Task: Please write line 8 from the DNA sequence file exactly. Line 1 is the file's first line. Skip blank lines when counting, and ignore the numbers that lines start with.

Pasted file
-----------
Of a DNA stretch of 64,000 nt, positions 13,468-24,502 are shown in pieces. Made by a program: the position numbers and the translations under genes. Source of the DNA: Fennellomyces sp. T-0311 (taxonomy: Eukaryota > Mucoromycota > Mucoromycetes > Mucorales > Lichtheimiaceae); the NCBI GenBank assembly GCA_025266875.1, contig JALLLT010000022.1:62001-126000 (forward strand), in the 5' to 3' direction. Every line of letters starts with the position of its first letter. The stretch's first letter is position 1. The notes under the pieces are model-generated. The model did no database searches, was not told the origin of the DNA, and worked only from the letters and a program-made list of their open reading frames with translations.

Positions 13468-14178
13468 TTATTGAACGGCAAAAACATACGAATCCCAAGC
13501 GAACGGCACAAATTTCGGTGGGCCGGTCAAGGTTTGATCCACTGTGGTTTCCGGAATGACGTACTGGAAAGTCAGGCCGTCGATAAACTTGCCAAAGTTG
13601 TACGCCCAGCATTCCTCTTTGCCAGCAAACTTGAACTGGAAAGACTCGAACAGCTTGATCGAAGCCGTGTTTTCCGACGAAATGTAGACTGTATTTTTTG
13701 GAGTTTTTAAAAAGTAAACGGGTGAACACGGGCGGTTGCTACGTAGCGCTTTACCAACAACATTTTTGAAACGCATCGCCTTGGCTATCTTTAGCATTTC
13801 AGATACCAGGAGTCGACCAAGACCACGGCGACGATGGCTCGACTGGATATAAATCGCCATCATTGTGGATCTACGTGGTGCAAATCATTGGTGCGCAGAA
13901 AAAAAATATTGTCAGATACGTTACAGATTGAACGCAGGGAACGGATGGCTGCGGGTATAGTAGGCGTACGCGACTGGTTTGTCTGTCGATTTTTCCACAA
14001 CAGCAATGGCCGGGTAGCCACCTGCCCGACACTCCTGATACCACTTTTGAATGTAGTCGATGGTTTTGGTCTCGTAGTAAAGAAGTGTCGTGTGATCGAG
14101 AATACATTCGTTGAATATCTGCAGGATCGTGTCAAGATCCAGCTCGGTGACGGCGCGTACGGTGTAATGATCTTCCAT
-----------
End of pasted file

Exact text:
13901 AAAAAATATTGTCAGATACGTTACAGATTGAACGCAGGGAACGGATGGCTGCGGGTATAGTAGGCGTACGCGACTGGTTTGTCTGTCGATTTTTCCACAA